The Ericsson massive MIMO diet yields 12kg radio

Weight is the fashionable differentiator in the kit vendor world these days and Ericsson has raised the stakes with its latest lean-and-mean radio.

We never really used to bang on about weight but with many of the supposed benefits of 5G requiring ‘massive MIMO’ radios containing loads of antennas, finding a way of making them as light as possible has obsessed the boffins in many a telecoms kit vendor lab. Getting a radio unit under 20kg was considered a big deal a year ago, but Ericsson has found a way to trim even more fat from the AIR 3268.

Ericsson reckons the 12kg, 23 litre unit is the smallest massive MIMO radio in the industry, which seems like a fair shout. It still has 32 transceivers and is happy with passive cooling, so will put the likes of Nokia under R&D pressure for their equivalent products. Vodafone might be wishing it hadn’t just put in a big order for the, presumably heavier, AIR 3227 and could be even more put-out by the fact that this new one was developed in partnership with BT.

“The 3.5 GHz band and massive MIMO technology are important to our 5G network strategy to deliver the best customer experience in urban areas,” said Greg McCall, MD of Service Platforms at BT. “We continue to add capacity within our market-leading 5G coverage, but to maximize our ability to deploy this technology, we need to minimize the burden on our site infrastructure.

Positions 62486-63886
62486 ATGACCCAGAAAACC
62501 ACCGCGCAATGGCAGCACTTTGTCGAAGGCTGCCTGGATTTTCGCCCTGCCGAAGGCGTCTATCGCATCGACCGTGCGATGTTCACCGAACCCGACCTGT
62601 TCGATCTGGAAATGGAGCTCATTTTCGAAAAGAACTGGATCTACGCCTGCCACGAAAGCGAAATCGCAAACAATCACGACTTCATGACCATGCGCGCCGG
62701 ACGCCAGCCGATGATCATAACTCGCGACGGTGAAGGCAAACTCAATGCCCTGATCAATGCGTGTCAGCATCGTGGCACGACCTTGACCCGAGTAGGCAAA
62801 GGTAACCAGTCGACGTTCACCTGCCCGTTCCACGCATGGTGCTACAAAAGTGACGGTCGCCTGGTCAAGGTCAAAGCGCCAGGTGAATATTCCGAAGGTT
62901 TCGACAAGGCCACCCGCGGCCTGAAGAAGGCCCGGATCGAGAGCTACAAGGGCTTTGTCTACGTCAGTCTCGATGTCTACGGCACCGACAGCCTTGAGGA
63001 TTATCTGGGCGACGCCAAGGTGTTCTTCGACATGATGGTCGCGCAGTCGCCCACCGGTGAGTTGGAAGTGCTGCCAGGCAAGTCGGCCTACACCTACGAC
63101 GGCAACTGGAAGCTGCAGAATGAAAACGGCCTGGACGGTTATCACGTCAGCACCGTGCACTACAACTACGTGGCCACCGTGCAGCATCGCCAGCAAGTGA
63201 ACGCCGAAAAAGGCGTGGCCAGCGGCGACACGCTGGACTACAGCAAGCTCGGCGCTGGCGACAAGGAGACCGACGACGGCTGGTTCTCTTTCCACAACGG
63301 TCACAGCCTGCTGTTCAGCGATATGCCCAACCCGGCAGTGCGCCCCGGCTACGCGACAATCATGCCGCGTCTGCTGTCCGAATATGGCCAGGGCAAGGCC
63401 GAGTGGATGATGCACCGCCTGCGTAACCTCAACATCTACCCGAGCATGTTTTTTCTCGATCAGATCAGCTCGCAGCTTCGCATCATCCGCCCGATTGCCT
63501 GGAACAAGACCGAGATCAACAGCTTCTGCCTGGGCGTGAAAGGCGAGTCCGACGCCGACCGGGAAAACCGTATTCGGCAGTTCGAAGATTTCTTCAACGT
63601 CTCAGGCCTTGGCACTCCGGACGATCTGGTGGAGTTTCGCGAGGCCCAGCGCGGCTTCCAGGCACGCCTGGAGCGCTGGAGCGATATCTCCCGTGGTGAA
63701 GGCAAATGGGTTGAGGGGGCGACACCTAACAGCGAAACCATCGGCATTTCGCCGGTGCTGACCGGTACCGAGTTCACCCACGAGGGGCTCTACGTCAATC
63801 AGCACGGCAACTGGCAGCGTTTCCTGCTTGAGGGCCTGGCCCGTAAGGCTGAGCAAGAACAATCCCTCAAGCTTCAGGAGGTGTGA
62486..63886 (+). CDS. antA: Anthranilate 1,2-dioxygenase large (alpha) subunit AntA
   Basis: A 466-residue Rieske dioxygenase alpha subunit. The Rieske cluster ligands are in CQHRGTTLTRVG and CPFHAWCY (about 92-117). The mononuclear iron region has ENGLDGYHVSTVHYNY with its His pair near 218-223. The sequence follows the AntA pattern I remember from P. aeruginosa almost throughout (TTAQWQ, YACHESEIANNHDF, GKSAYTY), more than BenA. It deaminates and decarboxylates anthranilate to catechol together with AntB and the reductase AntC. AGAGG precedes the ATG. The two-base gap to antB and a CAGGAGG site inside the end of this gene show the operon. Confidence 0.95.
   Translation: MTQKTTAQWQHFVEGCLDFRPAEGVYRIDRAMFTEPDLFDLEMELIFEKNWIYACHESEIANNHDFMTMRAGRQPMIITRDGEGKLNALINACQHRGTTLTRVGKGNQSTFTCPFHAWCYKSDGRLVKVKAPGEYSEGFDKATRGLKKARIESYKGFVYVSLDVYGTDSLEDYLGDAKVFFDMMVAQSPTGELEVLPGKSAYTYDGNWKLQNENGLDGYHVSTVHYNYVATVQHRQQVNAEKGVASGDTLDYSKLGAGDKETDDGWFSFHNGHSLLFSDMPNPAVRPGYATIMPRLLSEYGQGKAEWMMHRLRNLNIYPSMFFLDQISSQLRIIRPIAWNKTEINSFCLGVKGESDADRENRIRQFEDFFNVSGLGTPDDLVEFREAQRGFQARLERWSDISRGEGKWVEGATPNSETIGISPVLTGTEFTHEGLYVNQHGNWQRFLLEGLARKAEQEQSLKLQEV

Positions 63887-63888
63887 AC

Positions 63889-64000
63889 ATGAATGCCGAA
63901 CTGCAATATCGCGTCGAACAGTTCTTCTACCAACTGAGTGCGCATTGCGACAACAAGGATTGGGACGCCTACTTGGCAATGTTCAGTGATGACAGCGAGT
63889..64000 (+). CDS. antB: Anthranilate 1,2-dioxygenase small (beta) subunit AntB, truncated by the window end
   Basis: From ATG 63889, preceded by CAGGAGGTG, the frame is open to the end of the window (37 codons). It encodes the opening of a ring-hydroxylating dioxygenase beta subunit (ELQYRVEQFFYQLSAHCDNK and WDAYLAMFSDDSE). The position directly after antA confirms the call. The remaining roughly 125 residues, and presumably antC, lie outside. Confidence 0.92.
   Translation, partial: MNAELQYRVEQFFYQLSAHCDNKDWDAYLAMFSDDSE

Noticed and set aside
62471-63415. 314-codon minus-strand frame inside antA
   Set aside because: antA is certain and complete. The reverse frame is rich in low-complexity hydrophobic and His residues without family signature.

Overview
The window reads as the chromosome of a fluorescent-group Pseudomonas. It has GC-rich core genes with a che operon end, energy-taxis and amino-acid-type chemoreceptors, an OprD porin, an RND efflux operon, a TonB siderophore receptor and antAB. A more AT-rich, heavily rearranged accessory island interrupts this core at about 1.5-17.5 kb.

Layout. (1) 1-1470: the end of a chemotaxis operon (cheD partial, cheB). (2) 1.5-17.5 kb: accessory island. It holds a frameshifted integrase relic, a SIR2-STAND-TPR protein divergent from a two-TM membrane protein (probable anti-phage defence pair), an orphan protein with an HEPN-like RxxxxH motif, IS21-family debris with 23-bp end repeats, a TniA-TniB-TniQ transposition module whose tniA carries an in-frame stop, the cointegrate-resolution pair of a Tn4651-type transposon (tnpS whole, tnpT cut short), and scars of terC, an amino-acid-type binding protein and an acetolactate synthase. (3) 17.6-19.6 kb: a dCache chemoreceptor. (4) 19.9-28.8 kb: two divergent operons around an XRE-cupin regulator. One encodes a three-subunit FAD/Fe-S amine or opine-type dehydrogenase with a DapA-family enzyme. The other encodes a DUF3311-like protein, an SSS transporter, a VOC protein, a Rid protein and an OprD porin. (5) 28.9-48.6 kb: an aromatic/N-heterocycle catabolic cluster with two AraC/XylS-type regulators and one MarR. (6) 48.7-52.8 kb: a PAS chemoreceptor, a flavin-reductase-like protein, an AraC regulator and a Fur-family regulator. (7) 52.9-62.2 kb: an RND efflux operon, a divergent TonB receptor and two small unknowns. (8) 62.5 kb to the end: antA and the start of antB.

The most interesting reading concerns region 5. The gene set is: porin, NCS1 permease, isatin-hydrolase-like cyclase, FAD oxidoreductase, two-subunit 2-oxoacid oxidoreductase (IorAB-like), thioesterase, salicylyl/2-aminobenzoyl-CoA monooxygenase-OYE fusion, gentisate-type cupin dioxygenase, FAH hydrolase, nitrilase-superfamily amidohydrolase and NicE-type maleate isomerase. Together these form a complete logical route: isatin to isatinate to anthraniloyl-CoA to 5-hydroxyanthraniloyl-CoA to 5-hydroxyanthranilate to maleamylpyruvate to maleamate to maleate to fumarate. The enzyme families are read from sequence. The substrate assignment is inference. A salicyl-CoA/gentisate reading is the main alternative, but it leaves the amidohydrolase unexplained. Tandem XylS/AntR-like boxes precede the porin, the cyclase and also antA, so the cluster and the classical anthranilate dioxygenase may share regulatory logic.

“BT is pleased to be working with Ericsson on this product, which is less than half the size and weight of our current solution, reducing wind loading on existing sites and providing potential for adding 3.5 GHz Massive MIMO in new locations. The reduced power consumption will help BT deliver on our sustainability ambition.”

“We continue to revolutionize Massive MIMO with ultra-lightweight radios that allow easier site upgrades and more seamless 5G mid-band deployments,” said David Hammarwall, Head of Product Line Radio at Ericsson. “AIR 3268 widens the options for the radio site, allowing service providers to boost their networks and deliver faster 5G speeds and response times. It is also energy-efficient, which is important to us and our customers.”

Due to its relatively poor propagation characteristics mid-band 5G is going to require a lot more radios to provide any kind of decent coverage. It follows that the market leader in such products stands to flog a lot of gear, so the stakes are high. You never know, maybe the Chinese Communist Party might even let Ericsson shift a few over there.

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